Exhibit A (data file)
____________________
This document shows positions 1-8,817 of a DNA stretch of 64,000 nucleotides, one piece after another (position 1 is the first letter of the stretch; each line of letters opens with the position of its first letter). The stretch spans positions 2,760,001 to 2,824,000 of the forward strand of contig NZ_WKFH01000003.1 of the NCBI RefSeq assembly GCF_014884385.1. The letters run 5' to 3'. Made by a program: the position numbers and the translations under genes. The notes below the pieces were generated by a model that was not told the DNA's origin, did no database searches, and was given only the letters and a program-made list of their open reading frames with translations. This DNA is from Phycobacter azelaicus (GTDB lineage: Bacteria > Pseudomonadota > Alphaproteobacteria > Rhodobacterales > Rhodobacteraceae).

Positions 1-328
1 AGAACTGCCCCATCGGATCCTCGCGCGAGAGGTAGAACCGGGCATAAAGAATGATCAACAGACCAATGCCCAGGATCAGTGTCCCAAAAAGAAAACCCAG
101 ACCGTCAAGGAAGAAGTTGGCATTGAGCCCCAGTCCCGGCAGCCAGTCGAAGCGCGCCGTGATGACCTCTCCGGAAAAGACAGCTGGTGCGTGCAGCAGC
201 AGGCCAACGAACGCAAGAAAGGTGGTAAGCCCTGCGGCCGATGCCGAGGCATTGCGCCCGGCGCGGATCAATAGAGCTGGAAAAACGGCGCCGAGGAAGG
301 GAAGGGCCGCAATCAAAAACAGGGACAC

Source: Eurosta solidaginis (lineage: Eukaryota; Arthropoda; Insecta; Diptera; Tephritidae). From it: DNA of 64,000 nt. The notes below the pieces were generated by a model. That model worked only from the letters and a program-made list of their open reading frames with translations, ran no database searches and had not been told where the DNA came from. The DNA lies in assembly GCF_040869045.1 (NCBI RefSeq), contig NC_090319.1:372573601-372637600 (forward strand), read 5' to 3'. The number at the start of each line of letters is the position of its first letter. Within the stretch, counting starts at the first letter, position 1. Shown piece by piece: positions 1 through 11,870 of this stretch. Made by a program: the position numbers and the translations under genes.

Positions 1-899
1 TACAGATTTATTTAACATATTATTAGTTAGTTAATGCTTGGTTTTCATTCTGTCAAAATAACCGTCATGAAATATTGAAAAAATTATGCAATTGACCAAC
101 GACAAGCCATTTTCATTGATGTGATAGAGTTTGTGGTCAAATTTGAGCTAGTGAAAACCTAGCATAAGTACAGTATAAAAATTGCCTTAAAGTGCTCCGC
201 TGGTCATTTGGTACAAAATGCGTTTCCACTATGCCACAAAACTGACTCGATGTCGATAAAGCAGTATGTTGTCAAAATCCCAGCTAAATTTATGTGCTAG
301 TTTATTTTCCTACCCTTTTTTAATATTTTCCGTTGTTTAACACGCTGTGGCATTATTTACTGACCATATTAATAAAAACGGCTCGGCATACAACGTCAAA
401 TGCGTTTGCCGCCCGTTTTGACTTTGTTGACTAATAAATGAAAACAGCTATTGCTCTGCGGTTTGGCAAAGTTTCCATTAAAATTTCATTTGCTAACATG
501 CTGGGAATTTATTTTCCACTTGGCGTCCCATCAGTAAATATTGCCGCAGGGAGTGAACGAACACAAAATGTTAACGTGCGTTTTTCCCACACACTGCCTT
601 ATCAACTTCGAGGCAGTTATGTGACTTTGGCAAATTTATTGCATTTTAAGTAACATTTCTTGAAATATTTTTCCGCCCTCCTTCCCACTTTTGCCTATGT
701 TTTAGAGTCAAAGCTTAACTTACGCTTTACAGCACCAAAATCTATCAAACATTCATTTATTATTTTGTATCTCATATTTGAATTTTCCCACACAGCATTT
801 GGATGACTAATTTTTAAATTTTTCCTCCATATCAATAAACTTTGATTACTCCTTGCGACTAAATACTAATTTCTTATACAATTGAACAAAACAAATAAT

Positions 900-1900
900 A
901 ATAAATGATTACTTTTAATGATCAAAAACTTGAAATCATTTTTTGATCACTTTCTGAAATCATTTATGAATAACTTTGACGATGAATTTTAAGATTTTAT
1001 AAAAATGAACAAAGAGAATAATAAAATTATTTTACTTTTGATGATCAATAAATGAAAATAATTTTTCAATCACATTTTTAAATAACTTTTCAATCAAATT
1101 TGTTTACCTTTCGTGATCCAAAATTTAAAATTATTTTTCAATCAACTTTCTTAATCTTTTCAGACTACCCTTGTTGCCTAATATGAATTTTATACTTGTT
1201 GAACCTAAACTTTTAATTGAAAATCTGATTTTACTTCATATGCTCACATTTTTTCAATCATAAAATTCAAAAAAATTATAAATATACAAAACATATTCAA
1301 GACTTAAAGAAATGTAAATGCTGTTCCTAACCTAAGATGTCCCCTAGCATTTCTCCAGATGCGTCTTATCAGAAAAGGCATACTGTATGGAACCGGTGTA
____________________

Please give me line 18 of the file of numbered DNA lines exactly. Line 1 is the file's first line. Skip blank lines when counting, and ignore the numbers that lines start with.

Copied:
Positions 900-1900